BOOK RECOMMENDATION: Awaken(ed) by Patrick Baird

Awaken(ed) by Patrick Baird is a self-help book for people in a hurry. The book is only 77 pages long yet jammed with enough wisdom to pack the semester of any Spirituality and Self-Improvement 101 class. Baird takes pride in being the healthy-bodied executive chef of an unnamed New York City restaurant. He’s figured out that the path to success and happiness doesn’t have to be so abstract. So complicated. According to Baird, it’s truly as simple as caring for your health, focusing your mind, being nice to be people, not pissing away free time, and hawk-watching those finances. How come so few people do this though? 

Baird writes: ”A vast majority of people never do anything extraordinary and then fade into a corner and die.” Harsh words, but hard to argue with. In other words, people are unhappy because they’re too lazy to do anything about it. As you can imagine, much of the book’s message is common sense. Still good to be reminded though that all we have to do is TRY.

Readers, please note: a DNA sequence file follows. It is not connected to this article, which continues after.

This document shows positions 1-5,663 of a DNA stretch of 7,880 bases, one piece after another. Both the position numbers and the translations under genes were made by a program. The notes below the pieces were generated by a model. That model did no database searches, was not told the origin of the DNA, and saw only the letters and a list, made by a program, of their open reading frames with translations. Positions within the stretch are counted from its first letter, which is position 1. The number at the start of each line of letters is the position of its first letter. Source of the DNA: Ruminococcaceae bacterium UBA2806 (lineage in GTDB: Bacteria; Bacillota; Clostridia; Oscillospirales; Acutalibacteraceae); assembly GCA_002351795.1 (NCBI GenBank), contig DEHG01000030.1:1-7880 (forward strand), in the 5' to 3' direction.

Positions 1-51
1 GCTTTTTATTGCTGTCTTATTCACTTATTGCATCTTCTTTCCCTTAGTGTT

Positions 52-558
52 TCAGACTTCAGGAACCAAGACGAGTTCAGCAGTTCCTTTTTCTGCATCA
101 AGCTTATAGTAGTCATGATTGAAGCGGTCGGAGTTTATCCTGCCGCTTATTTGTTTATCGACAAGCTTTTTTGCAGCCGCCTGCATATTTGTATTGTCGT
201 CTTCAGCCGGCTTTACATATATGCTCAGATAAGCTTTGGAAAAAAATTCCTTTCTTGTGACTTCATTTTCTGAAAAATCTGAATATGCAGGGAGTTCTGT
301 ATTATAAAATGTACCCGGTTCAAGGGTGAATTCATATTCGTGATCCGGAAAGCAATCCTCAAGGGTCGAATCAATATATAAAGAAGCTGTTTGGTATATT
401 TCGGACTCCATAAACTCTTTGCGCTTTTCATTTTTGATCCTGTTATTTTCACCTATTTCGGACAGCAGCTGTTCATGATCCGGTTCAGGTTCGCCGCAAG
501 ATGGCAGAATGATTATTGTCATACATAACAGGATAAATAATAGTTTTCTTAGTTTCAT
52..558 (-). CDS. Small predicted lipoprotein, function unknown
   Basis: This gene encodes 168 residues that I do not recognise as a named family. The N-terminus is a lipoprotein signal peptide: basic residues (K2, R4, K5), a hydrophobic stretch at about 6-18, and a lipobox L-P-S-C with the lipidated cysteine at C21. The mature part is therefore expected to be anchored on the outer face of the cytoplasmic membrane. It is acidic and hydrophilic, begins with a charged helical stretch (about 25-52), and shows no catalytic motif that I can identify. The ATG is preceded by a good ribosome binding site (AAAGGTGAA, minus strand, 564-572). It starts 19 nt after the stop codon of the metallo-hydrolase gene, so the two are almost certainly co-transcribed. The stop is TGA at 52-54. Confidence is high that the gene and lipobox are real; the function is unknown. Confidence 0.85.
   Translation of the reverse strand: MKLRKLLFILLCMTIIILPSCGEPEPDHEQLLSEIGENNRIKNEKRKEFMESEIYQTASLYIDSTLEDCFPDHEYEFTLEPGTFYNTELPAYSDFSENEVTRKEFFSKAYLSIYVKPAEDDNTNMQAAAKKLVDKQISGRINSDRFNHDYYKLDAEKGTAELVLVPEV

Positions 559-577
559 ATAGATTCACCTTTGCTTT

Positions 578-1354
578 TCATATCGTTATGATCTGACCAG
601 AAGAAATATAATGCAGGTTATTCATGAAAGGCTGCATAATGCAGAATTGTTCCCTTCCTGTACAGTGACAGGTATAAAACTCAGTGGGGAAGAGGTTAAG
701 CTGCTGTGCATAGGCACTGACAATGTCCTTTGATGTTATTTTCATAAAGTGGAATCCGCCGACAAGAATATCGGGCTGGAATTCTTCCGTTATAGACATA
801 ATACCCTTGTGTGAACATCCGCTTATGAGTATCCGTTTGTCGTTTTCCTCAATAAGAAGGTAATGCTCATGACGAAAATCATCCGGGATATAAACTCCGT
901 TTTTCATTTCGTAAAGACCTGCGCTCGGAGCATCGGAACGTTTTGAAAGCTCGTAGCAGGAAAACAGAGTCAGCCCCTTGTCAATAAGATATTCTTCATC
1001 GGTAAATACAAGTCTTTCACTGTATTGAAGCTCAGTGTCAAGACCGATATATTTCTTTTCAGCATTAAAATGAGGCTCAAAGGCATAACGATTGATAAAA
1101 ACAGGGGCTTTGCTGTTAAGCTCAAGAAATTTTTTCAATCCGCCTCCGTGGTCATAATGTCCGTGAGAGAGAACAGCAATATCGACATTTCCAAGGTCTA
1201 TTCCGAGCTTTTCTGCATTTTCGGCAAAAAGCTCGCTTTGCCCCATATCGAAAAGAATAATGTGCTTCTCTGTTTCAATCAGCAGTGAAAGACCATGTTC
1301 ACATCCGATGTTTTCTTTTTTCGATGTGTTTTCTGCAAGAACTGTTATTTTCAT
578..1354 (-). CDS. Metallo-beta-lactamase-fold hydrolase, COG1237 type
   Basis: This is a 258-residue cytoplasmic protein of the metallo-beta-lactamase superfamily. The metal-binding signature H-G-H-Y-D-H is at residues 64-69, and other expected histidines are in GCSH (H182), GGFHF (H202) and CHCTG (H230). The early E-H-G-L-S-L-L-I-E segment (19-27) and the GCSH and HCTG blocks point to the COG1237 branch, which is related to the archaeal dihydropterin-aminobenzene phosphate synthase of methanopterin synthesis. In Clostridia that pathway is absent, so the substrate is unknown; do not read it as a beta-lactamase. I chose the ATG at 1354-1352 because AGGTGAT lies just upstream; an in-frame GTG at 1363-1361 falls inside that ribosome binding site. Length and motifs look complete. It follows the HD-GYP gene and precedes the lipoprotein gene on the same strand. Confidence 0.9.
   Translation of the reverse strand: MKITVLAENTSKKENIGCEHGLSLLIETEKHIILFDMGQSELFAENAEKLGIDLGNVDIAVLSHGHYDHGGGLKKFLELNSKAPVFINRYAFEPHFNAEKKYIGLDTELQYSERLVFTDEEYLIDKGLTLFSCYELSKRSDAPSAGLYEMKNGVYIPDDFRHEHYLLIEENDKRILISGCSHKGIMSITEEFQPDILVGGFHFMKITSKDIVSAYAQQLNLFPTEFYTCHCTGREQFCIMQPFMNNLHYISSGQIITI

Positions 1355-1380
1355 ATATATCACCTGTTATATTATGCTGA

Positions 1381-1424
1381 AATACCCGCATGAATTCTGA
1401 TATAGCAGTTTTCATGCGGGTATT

The book is divided into sections, each concerning a different facet of good practice for good living. The sections are prefaced with quotes from the likes of Anthony Bourdain to Thich Nhat Hanh. These quotes are so impressively picked they’re worth the price of the book alone. However, the book’s most enjoyable trait is the dressed down style of the writing, sounding more like the dialogue of a friend, rather than some pedantic know-it-all. Baird writes: “…if you finish 30 days of anything, you’ve already achieved a goal. Look at you, crushing it!” Hard to argue with that, either.   

BOOK RECOMMENDATION: The Unwinding Cable Car by Andrew J. Brandt

  I tried twice to put this novel down, wanting to savor it since I was enjoying it so much. However, I couldn't help myself and I picke...